Toggle mobile menu
Israeli (b. Zerków, Germany, now Poland)
1887 - 1968

Jacob Steinhardt

Israeli painter and woodcut artist Jacob Steinhardt attended the School of Art in Berlin in 1906 and then studied painting with Lovis Corinth and engraving with Hermann Struck in 1907. From 1908 to 1910 he studied in Paris with Henri Matisse and Théophile Steinlen, and in 1911 he studied in Italy.  When World War I broke out, he enlisted in the German Army and served on the Eastern Front in Poland and Lithuania and then in Macedonia.  After the war, he returned to Berlin and married, but because of harassment by the German authorities, he and his wife emigrated to Palestine in 1933.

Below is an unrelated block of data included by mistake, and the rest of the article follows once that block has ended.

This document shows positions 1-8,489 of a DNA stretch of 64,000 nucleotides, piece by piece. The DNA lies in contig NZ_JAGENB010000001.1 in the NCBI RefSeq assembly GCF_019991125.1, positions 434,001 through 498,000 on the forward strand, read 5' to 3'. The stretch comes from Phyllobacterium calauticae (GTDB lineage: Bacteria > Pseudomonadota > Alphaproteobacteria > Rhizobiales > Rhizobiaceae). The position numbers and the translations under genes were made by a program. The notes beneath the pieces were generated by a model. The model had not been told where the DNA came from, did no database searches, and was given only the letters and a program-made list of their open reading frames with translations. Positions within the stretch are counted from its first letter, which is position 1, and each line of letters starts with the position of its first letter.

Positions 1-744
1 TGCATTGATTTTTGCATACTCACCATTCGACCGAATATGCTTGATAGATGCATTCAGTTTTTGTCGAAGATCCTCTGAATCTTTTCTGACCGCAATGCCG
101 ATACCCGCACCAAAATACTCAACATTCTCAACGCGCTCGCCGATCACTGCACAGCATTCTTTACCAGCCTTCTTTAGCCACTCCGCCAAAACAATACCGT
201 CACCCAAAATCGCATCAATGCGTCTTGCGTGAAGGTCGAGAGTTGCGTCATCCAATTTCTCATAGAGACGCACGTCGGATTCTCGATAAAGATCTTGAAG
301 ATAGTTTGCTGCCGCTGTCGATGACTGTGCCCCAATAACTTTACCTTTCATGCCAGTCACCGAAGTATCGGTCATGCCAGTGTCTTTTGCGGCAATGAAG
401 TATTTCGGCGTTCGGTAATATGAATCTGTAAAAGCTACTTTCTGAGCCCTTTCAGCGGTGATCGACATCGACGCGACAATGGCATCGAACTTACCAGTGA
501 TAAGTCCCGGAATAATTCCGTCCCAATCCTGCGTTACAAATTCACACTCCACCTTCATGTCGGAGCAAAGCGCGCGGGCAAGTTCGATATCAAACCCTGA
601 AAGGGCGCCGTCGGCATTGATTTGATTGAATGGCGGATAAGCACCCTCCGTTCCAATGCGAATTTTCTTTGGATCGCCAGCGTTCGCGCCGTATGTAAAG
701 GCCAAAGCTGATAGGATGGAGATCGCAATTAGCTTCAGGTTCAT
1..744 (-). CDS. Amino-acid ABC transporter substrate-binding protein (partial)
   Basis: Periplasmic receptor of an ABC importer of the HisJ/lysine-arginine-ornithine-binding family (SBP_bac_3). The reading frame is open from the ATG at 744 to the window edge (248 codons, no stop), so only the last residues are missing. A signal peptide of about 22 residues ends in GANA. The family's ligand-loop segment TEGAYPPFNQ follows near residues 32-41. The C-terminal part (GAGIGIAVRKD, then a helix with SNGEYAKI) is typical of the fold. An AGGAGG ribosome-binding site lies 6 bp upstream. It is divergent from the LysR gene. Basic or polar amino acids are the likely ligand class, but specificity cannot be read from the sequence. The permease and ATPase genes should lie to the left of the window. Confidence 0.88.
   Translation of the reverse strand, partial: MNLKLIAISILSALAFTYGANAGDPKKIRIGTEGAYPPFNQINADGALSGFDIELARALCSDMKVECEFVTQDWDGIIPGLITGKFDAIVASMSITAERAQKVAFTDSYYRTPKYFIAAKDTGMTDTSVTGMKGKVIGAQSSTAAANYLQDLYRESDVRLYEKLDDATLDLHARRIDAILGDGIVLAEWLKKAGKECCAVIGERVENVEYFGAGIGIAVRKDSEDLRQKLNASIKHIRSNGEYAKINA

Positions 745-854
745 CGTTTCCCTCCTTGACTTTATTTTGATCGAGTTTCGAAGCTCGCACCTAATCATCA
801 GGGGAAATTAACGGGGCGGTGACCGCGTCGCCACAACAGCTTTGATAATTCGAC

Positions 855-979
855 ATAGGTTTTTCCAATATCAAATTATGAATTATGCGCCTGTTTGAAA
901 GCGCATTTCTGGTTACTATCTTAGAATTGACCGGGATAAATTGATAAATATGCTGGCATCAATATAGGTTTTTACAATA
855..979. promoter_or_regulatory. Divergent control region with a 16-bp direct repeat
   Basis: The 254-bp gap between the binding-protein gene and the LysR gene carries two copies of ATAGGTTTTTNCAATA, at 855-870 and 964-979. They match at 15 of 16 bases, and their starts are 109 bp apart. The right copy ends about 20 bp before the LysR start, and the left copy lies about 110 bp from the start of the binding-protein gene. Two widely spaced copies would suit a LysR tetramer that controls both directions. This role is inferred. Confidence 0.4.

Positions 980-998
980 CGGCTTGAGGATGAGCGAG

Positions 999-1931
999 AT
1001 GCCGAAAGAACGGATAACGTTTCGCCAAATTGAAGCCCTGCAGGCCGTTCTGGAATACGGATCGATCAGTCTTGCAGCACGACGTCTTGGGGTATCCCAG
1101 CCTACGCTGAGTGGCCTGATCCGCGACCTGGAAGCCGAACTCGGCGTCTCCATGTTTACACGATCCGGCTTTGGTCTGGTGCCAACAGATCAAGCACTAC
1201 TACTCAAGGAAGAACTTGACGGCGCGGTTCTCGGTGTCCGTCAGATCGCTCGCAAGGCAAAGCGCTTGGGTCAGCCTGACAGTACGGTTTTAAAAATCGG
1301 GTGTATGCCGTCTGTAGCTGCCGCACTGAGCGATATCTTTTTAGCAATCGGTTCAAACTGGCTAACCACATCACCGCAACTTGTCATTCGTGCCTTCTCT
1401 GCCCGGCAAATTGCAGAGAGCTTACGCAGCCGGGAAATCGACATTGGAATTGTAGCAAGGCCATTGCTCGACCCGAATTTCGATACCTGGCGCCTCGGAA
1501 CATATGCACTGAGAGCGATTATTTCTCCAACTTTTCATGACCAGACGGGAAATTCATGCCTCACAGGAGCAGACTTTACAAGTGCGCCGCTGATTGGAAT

Steinhardt worked mainly in woodcuts depicting biblical and Jewish subjects.  He participated in the Berlin Secession and founded the Pathetiker Group.  He was a member of the Bezalel School.

In 1934, Steinhardt opened an art school in Jerusalem and in 1948 he became Chairman of the Graphics Department at the Bezalel Academy of Art and Design.  He served as director of the school in 1954-1957.

Steinhardt has works in the permanent collections of the National Gallery of Art, the Metropolitan Museum of Art, the Brooklyn Museum, the Art Institute of Chicago, Harvard’s Fogg Museum, the Smithsonian, Boston’s Museum of Fine Arts, numerous museums in Israel, and numerous other museums.